Purpose: The aim of this study was to investigate the effects of the accumulated number of job losses and broken partnerships (defined as the end of cohabitation) on the risk of fatal and nonfatal events of ischemic heart disease (IHD).
Methods: Prospective birth cohort study with follow-up of events of IHD from 1993 to 2004. Participants were 8365 men born in the metropolitan area of Copenhagen, Denmark, in 1953. Events of IHD were retrieved from the Danish National Patient Register and the Cause of Death Registry. Job losses and broken partnerships were identified in the Social Registers. We included mother's marital status and father's occupation at birth, body mass index at 18 years, and own educational attainment as covariates.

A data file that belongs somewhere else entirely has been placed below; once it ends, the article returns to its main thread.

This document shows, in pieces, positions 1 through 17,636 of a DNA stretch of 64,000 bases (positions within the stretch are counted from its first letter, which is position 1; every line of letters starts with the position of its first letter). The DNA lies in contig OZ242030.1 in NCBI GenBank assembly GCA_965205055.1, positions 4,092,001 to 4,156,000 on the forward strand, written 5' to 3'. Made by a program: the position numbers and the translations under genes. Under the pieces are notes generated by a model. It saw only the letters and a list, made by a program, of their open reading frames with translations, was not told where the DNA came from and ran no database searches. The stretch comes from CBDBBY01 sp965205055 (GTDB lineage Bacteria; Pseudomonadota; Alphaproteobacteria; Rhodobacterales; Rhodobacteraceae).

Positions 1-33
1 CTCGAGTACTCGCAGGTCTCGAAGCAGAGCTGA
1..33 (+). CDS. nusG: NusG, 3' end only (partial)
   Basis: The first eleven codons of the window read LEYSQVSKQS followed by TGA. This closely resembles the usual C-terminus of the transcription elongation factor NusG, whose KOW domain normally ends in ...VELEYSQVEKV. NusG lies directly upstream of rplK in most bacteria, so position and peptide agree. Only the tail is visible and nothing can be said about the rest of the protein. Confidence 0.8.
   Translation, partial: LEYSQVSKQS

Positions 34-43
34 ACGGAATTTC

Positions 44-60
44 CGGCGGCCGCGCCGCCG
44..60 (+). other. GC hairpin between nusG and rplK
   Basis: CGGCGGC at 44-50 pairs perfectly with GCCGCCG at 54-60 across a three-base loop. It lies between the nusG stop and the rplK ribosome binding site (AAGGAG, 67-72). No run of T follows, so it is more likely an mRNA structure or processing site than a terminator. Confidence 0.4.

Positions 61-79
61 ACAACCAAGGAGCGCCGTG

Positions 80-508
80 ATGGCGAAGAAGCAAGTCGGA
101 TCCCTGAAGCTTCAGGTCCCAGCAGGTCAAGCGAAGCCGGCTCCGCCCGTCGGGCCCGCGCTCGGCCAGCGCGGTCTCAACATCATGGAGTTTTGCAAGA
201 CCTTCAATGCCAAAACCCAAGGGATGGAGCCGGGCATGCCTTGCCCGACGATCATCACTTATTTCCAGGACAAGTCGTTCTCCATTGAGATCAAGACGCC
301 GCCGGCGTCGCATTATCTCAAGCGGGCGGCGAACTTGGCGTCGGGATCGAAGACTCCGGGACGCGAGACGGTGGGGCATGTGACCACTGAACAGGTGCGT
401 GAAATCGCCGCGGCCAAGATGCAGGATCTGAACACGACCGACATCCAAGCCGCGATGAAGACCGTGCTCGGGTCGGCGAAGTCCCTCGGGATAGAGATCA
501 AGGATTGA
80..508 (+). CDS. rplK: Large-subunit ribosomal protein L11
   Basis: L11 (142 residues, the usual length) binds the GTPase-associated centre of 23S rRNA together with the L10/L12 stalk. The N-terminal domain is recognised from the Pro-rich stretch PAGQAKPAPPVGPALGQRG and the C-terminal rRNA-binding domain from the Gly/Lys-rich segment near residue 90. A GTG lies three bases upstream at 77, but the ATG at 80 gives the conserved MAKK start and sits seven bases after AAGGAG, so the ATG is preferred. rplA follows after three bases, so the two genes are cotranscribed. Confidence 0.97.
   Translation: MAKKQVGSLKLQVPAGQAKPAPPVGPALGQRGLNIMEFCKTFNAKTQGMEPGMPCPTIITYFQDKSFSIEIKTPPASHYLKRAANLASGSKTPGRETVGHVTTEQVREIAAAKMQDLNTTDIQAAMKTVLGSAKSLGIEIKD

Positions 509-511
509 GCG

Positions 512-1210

Results: We found that only broken partnerships were associated with IHD (1.28 95% confidence interval 1.02-1.58) and the subdiagnoses of other IHD (1.37 95% confidence interval 1.02-1.85). We found no indication of dose-response relationship between number of events and risk of IHD.
Conclusion: In this study of middle-aged men, we found only weak support for the effect of psychosocial stress on IHD measured with register based life events; we found that IHD was associated with broken partnerships but not with job loss. We did not find that the risk of incident IHD varied with the number of these stressful life events.